You are a B2B technology vendor. Your circle of influence is small. Well, niched. You don’t have to appeal to everyone and anyone. Board members and executives should not weigh your success on social only with the number of followers you’ve added to social within the year.

What matters is learning how to assess who really matters in your social network. Which of your followers / Page Likers are engaging with your brand and influencing others to do so? Notice that I’m not specifically saying who is only positively engaging with your brand. But, who is?

Click here to read my latest post on LinkedIn to get ideas about how to assess the social value of your relationships.

How to Craft an Effective Social Media Strategy

How to Craft an Effective Social Media Strategy

"As social platforms have grown in popularity, so too has the importance of building an effective social media strategy," writes our friends over at TenFold.

Most interesting is their take on the frequency of posting content directly related to your brand, "The Rule of Thirds." Read their latest blog post to learn more.


How to Boost Community Strategy Using Content Marketing

How to Boost Community Strategy Using Content Marketing

If you're engaging in a content marketing strategy, it's important to tailor content to your different audiences. Weighing too heavily on one vs. another may alienate a set. Instead, focus on the customer journey. Provide enough content for any prospect (or customer) at any stage to continue to engage with your content and brand.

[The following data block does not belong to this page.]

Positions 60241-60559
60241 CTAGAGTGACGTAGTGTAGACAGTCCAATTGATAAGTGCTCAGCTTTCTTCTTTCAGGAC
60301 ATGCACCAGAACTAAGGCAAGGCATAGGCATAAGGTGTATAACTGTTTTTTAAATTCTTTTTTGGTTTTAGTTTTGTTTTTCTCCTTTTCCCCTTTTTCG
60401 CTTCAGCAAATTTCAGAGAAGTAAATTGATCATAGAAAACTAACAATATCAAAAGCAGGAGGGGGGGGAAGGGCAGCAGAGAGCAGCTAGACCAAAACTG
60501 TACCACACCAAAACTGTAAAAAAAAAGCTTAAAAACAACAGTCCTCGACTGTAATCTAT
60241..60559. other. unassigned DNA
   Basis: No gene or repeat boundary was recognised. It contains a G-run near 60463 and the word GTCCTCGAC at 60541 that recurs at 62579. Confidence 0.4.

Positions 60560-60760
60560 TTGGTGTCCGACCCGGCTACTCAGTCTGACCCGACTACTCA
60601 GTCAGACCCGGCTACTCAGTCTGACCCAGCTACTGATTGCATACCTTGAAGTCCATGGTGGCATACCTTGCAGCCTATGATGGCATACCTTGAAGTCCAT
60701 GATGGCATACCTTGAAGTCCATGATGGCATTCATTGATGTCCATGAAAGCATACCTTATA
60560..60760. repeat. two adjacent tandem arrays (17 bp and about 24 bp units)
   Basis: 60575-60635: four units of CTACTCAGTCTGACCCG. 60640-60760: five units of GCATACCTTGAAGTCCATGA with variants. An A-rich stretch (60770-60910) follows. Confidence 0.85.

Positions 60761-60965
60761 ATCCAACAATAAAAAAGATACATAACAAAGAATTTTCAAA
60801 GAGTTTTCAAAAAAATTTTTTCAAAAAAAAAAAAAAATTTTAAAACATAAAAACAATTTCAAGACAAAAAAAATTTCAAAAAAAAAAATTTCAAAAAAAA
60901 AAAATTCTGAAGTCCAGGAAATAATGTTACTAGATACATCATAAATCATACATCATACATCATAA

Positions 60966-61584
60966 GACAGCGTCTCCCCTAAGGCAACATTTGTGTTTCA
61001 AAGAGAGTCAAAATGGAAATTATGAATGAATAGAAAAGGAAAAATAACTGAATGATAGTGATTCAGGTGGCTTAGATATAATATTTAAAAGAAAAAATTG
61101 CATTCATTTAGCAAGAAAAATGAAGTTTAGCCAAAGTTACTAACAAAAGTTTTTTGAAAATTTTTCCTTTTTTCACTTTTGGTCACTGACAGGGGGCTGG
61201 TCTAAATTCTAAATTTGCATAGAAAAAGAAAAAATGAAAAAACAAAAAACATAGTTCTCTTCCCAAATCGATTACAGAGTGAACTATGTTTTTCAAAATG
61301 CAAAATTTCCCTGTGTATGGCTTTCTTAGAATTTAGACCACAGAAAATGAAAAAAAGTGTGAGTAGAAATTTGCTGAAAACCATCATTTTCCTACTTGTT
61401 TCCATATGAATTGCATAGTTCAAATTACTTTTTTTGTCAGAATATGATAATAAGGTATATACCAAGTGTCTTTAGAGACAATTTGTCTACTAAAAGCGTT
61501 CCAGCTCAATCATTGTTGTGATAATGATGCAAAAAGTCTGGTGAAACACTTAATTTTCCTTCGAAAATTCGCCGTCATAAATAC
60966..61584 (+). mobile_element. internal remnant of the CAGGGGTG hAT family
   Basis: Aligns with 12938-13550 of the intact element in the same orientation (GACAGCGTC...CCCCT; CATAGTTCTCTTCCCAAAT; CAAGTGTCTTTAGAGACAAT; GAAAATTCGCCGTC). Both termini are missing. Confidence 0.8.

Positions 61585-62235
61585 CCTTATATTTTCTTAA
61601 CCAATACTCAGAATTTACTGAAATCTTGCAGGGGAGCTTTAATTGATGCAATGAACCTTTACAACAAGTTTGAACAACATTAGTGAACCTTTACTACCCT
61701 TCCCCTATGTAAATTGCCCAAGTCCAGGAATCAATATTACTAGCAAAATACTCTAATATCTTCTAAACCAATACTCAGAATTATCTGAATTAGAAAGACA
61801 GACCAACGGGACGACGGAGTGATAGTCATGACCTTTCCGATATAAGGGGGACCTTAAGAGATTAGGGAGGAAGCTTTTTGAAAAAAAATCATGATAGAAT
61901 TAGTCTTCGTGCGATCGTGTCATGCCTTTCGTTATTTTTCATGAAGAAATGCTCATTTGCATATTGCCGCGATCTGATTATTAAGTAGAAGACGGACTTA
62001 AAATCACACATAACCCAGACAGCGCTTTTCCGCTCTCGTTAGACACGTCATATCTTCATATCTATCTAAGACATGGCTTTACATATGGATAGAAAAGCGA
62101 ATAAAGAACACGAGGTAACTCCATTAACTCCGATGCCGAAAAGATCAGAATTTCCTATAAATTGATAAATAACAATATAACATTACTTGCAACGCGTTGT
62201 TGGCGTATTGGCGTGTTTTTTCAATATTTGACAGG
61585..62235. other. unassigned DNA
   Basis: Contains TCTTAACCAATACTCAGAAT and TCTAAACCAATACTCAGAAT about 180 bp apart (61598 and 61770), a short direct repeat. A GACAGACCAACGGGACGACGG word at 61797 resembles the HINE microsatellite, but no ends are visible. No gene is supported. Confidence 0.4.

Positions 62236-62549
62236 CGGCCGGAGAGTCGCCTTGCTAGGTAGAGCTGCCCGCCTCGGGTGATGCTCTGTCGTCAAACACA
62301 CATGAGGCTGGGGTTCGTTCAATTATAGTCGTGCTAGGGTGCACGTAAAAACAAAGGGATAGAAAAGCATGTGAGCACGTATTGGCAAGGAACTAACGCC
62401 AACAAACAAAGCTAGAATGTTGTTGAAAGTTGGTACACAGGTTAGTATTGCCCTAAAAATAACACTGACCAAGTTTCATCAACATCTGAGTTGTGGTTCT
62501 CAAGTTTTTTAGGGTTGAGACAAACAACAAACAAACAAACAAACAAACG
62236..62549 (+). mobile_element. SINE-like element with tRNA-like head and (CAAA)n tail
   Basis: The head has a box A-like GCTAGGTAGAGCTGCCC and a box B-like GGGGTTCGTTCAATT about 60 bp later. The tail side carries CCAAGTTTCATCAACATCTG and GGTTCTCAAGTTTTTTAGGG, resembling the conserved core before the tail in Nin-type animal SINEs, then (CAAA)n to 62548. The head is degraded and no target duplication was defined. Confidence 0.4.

The Twitter Rules

The Twitter Rules

The Twitter rules have changed. You can read the updated TOS here. Why does this matter for marketers? Because the platforms that they've been using to publish content on Twitter won't let them act as spammers anymore. And, that's a good thing... Here are some quick tips to improve your marketing on Twitter.

1. DON'T retweet your own tweets

2. DO tweet multiple times a day with fresh new content, even if the links remain the same

3. DON'T post the same exact message over and over onto Twitter

4. DO retweet content from others that support your mission/vision including your employees, influencers, media, and other stakeholders

5. DON'T recycle any old tweets anymore

Take the time to create content that informs and educates your audiences. Help others and you will help yourself.

Why I hacked my own Instagram account

Why I hacked my own Instagram account

Just imagine if your social media marketer suggested you create a fictional narrative on social media to help increase your brand's followers. Your company could be viewed as having attended conferences that you haven't attended. You could have been photographed speaking at shows you haven't spoken at. You could have booths at events that your company hasn't attended. Have we gone too far to highlight our own personal brands on social? Will your company too?